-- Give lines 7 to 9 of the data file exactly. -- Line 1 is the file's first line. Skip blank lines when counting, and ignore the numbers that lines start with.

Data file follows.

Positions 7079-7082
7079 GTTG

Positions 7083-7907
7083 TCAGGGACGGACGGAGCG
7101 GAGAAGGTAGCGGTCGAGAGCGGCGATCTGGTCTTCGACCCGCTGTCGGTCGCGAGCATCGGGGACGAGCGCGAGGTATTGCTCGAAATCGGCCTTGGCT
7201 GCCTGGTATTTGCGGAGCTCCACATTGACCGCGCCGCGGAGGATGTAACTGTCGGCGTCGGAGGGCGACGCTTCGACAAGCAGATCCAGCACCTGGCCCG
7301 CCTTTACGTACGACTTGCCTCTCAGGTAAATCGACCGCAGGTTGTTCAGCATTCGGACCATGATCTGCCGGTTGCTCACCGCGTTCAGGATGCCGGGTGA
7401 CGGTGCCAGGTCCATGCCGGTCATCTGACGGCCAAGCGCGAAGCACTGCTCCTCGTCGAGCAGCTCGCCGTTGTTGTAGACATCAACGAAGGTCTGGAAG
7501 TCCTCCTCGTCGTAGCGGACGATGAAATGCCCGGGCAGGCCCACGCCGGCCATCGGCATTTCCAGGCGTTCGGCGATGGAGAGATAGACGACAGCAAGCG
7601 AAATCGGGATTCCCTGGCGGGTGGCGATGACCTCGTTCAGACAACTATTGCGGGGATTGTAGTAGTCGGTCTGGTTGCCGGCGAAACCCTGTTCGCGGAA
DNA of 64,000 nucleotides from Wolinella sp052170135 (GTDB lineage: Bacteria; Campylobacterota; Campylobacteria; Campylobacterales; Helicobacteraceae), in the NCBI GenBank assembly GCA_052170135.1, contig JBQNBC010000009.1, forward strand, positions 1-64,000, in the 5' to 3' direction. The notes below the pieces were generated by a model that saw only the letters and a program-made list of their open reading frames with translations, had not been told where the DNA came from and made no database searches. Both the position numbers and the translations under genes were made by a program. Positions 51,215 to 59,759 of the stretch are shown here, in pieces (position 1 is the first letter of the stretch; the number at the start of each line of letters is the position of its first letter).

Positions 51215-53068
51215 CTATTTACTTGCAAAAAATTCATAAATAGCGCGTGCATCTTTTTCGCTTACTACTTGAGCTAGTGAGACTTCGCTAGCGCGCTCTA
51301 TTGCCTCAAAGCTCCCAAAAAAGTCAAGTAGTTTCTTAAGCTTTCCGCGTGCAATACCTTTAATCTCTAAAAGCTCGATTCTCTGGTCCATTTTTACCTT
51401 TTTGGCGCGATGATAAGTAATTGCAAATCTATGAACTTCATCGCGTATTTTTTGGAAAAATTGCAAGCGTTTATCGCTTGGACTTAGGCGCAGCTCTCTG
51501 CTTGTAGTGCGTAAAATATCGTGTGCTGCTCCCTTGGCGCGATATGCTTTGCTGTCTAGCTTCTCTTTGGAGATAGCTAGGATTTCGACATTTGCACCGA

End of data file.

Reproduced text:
7301 CCTTTACGTACGACTTGCCTCTCAGGTAAATCGACCGCAGGTTGTTCAGCATTCGGACCATGATCTGCCGGTTGCTCACCGCGTTCAGGATGCCGGGTGA
7401 CGGTGCCAGGTCCATGCCGGTCATCTGACGGCCAAGCGCGAAGCACTGCTCCTCGTCGAGCAGCTCGCCGTTGTTGTAGACATCAACGAAGGTCTGGAAG
7501 TCCTCCTCGTCGTAGCGGACGATGAAATGCCCGGGCAGGCCCACGCCGGCCATCGGCATTTCCAGGCGTTCGGCGATGGAGAGATAGACGACAGCAAGCG